Construction workers reviewing information on a clipboardAs we've shared this month, many non-office jobs are in fast-growing industries. The construction industry is projected to have one of the fastest wage and salary increases over the next decade. Let's take a closer look at the industry and what it takes to pursue training and a career.


Spotlight on a Non-Office Industry: Construction

Aug 30, 2022

Construction workers reviewing information on a clipboard

As we've shared this month, many non-office jobs are in fast-growing industries. For example, think about jobs in "green" industries, such as solar panel installation and wind turbine maintenance. According to the U.S. Bureau of Labor Statistics, the construction industry is not only increasing in job opportunities, it's projected to have one of the fastest wage and salary increases over the next decade. Could this be a field for you? Let's take a closer look at the construction industry and what it takes to pursue training and a career.

What are some construction roles?

Construction roles go far beyond hitting a nail with a hammer. Sure, that's part of the construction world, but there is so much more to it. Different roles in construction include carpenters, electricians, plumbers, heavy equipment operators, safety specialists and many more. There are also surveyors, foremen, supervisors and project managers as you move up the ladder in the industry. You'll find jobs at many skill levels and interests. Construction workers build new structures like commercial and residential buildings, bridges and roads, and repair or renovate existing ones. It takes many talented and skilled people in specialized roles to complete a construction project. If you've ever watched a television show about remodeling, you've seen that it takes everyone to create a finished project. The team includes interior designers to make color and furniture decisions, as well as a construction crew for areas such as drywall and electrical work.

What education is required for construction jobs?

Typically, you don't need a college degree to work in the construction industry. Some jobs may require a high school diploma. Many construction companies offer on-the-job training. It may be an informal training program while you gain hands-on experience. This gets you right into the industry, already contributing to projects.

Another popular option is to complete an apprenticeship. An apprenticeship is a little more formal in that you work while getting classroom education and experience. This is a paid situation that allows you to learn while earning a paycheck. An apprenticeship program can last anywhere from one to four years and allows you to get the technical skills you'll need on the jobsite. You can learn more about apprenticeship programs on our blog post Apprenticeships: Learn While you Earn.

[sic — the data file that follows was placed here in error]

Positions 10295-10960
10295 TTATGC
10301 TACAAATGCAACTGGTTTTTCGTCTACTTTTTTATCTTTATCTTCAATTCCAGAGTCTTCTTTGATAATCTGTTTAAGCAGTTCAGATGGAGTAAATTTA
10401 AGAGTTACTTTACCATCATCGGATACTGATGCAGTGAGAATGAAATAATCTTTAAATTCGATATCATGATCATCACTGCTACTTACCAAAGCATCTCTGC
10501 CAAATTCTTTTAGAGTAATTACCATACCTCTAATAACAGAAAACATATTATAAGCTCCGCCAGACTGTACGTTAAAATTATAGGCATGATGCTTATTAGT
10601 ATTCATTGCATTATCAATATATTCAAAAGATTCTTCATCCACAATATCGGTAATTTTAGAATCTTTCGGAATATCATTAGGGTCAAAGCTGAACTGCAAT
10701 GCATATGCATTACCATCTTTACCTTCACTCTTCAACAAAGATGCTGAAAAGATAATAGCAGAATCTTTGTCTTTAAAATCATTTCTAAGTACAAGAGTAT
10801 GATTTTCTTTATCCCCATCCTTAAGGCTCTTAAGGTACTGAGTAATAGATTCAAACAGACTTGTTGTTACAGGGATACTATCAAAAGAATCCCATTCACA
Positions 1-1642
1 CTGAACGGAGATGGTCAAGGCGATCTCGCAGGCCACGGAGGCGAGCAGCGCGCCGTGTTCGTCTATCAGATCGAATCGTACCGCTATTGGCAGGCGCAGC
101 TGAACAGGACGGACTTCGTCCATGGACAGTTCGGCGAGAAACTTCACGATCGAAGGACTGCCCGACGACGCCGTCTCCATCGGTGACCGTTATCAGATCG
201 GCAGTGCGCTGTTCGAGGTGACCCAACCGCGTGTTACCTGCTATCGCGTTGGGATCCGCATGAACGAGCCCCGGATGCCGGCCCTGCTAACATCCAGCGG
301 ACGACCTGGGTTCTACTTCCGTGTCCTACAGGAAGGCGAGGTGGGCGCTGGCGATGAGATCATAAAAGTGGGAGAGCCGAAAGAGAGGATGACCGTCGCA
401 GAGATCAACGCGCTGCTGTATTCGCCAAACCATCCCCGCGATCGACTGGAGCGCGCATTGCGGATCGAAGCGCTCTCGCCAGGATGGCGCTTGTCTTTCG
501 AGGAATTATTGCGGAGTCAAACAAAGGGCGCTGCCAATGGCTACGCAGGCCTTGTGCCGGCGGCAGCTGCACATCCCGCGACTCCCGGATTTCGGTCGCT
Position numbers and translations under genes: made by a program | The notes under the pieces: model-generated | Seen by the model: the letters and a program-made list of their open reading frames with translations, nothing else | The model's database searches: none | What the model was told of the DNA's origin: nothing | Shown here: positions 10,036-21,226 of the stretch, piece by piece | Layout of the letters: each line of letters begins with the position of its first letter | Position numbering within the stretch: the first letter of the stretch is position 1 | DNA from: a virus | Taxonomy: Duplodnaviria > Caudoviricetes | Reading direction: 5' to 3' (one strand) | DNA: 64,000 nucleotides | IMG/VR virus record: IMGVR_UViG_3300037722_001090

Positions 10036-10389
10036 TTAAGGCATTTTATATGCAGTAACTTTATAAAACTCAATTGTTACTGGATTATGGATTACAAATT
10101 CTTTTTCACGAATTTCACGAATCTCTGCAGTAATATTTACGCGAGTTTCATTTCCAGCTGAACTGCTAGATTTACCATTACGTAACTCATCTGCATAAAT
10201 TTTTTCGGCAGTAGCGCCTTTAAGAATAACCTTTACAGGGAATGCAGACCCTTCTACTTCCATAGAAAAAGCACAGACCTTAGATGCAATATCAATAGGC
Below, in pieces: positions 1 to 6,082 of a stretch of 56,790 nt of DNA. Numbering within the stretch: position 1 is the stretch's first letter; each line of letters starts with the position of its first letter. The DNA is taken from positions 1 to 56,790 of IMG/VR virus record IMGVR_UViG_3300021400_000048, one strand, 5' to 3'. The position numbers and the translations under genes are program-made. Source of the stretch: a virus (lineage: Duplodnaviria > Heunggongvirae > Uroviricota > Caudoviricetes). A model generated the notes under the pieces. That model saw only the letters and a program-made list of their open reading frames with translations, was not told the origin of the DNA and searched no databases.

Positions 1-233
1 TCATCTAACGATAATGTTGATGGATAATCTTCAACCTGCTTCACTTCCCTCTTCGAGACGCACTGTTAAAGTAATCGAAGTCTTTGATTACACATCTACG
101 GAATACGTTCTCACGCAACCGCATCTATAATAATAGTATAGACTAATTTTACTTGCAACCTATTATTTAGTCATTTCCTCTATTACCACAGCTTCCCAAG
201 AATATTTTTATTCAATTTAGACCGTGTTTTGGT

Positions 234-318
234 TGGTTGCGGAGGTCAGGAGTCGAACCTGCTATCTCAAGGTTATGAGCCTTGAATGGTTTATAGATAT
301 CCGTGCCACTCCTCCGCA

Another way to start a construction career is to take courses towards certifications in the area of construction that appeals to you. Many of these are offered by trade associations and councils. Yet one more way is to attend a vocational school and choose a construction program specific to your interests. The Occupational Outlook Handbook is a helpful resource for learning more about training and education requirements.

Who are construction jobs right for?

People who choose to work in the construction industry often enjoy physical labor and the manual skills they use daily. They find it rewarding to see a project or building come together and know that they contributed to it. There's also a technical side of the work, like reading blueprints and paying close attention to measurements and math. Another trait necessary in construction is being observant. There are numerous safety hazards on a job site. You must be aware of your surroundings due to the heavy equipment, power tools and environmental variables.

Where do you look for a construction role?

You can find entry-level construction jobs on many online job boards. We have an extensive list of job boards on the Find a Job page of our website. If you are interested in becoming an apprentice as mentioned above, visit for available programs in construction. In addition to the job boards, be sure to tell family and friends that you're in the market for a new job in construction. They may have connections that can lead you in the right direction.

Finding Success with Social Security's Ticket to Work (Ticket) Program

Social Security's Ticket Program can guide you on your employment journey to construction, or the industry you choose. The Ticket Program is a free and voluntary program that supports career development for Social Security disability beneficiaries ages 18 through 64 who want to work. Meet Marty who received help from the Ticket Program and is thriving in his construction career.

Learn More

To learn more about the Ticket Program, visit or call the Ticket to Work Help Line at 1-866-968-7842 or 1-866-833-2967 (TTY), Monday through Friday, 8 a.m. to 8 p.m. ET. Ask a representative to send you a list of service providers or find providers on your own with the Ticket Program Find Help tool.

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If you're interested in receiving text messages from the Ticket Program, please text TICKET to 1-571-489-5292. Standard messaging rates may apply. We'll send updates from our blog, identify steps on the path to employment and more. We hope you'll find our texts helpful, but you can opt out at any time.

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